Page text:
Your browser doesn't support the features required by impress.js, so you are presented with a simplified version of this presentation.

For the best experience please use the latest Chrome, Safari or Firefox browser.

The Selfish Contributor Explained

James Bottomley
Twitter: jejb_
About Me


Container evangelist

Open Source Advocate

  • Converting Business to Open Source
  • Lead effort to create LF TAB

Kernel Developer

  • SCSI Subsystem Maintainer
  • PA-RISC architecture Maintainer

Disclaimer: Talk based on Personal Opinion and Observation
May attribute to me, not to IBM, anything I say in this talk
Managing Engineers
Getting Engineers to do productive work is difficult
They work best on things they like doing
Usually every engineer has a different motivation
Industry has been struggling with this for decades
Analogies from Truffle Hunting
Pacific Northwest has a small truffle industry
Americans prefer dogs for hunting truffles
Whereas Europeans prefer pigs
Pigs have a selfish interest
but dogs are altruistic
Pigs find more truffles
Selfishness and Open Source
Scratching your own itch provides a selfish motivation
Harnessing the selfish motivations makes the cats move together.
Open Source wins because contributors self select for interest.
But does an open source project still need a cat-herder?
Lessons from Linux
  From: torvalds@klaava.Helsinki.FI (Linus Benedict Torvalds)
  Newsgroups: comp.os.minix
  Subject: What would you like to see most in minix?
  Date: 25 Aug 91 20:57:08 GMT

  Hello everybody out there using minix -

  I'm doing a (free) operating system (just a hobby, won't be big and
  professional like gnu) for 386(486) AT clones.  This has been brewing
  since april, and is starting to get ready.  I'd like any feedback on
  things people like/dislike in minix, as my OS resembles it somewhat
  (same physical layout of the file-system (due to practical reasons)
  among other things).

  I've currently ported bash(1.08) and gcc(1.40), and things seem to work.
  This implies that I'll get something practical within a few months, and
  I'd like to know what features most people would want.  Any suggestions
  are welcome, but I won't promise I'll implement them :-)

                             Linus (
No mention of open source or request for contributions
"Any suggestions are welcome, but I won't promise I'll implement them :-)"
Linus actually thinks he's writing all the code
And all he's asking for is suggestions and users
And contributions, in the shape of patches, (eventually) came flooding in
An Open Source cat-herder is organically created
Or as we now say: Benevolent Dictator
Aside about the Benevolent Dictator
Extremely common in Open Source
Mirrors Industry technical leadership
CTO = Benevolent dictators
Architects = Maintainers/Cabal
Model is well understood and tested
Python will show us if you can have only a cabal and no dictator
Other models are possible, but none are as widely adopted
The Quid Pro Quo Trap
All projects which become popular run into scaling issues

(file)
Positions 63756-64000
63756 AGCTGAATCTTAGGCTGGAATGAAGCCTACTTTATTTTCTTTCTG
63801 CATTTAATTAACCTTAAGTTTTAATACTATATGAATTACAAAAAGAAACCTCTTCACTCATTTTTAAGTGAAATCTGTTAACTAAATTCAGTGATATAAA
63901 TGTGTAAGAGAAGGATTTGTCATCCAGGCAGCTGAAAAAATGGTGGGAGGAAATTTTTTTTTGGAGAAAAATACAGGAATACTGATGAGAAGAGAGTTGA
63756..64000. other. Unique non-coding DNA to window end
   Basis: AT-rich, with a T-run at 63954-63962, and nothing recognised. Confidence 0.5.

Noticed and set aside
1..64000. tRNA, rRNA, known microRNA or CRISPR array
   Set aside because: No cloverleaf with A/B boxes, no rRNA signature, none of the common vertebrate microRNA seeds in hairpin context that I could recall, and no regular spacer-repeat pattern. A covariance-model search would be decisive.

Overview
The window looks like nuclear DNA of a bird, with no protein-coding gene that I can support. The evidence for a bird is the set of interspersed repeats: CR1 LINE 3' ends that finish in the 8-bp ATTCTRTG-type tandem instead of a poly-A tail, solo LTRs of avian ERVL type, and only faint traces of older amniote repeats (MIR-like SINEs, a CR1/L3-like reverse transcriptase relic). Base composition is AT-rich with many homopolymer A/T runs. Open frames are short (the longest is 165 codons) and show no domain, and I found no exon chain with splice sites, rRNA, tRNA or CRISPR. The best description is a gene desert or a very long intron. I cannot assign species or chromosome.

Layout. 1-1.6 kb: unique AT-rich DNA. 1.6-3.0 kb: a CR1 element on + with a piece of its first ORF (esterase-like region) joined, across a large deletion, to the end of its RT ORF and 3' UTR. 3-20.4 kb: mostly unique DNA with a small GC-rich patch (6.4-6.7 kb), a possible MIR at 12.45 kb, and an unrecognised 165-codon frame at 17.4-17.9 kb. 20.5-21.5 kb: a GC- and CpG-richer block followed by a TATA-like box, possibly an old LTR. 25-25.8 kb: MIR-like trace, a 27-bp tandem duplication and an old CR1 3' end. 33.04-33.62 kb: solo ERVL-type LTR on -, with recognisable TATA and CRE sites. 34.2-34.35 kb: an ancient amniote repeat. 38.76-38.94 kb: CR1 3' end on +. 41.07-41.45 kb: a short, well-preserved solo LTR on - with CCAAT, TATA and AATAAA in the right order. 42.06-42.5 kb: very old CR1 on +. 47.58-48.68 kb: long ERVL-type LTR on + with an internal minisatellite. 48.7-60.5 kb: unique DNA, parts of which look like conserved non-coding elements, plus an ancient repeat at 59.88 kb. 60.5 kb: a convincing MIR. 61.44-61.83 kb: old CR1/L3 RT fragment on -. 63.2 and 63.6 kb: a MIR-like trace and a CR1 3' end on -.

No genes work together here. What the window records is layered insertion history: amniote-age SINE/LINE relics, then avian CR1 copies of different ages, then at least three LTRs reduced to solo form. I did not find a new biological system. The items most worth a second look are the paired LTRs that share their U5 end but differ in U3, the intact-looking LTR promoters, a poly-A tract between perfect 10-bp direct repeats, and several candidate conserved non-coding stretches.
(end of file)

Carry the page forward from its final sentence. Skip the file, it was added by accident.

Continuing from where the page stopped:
In Linux this happened in 2002
Linus inspected and integrated every patch
"Linus Doesn't Scale" problem
We blamed Linus and he fixed it with tooling
Bitkeeper in 2002 and git in 2005
Fixing in the acceptance layer avoids the quid pro quo trap
Temptation is to push the problem back on contributors
do two reviews or I won't accept your patch, etc.
OpenStack did this for feature contributors
Prove to us you'll stick around to maintain this feature
Conditioning contribution on mandatory unrelated actions makes people feel used
Scaling problems must be solved in the acceptance layer not the contribution layer
The Origin Problem
Open Source is Pragmatic
Contributions should be considered on their merit
Regardless of where they came from
Inquiring into why someone submitted a patch leads to the origin problem
Not considering motivation allows diverse and differently motivated people to collaborate
Which keeps the contributor base broad
Dealing with Corporations
Corporations only act in their own best interests
All their engagements are transactional
If the business goal changes, so will their contribution targets
So they're the archetypal selfish contributor
But they generated some of the biggest problem in Linux
Selfishness doesn't always produce the best course of action
even for the selfish contributor
So you have to work out what is in the best interest of the selfish contributor
And persuade them to adopt it
Wanted to treat Linux exactly like UNIX
Demanded stable ABI and worked with Distributions to get their code in
By the end of the 2.4 kernel cycle, distributions carried additional patches equalling the full kernel in size
Finally realised we had to explain to corporations why working upstream is in their best interest
Need to understand their selfish motivations to do this
Managing Communities
A key goal is to enable selfish contributions
And make selfish contributors feel welcome
While making the contribution acceptable to the project
Understanding selfish motivations is vital for this
As can be controlling them
And finding better motivations for corporations
Clear documentation about how to send in contributions really helps
Both in getting better patches and setting expectations
Sometimes contributions need modifications to be acceptable to upstream
Explaining to the contributor why this is useful to both you and them really helps
Harnessing Selfishnes is essential to maximum engineer productivity
Understanding selfish motivations is vital for helping contributors
And also vital for managing corporate contributions
Presented using impress.js by Bartek Szopka

Web Developer!
Thank You!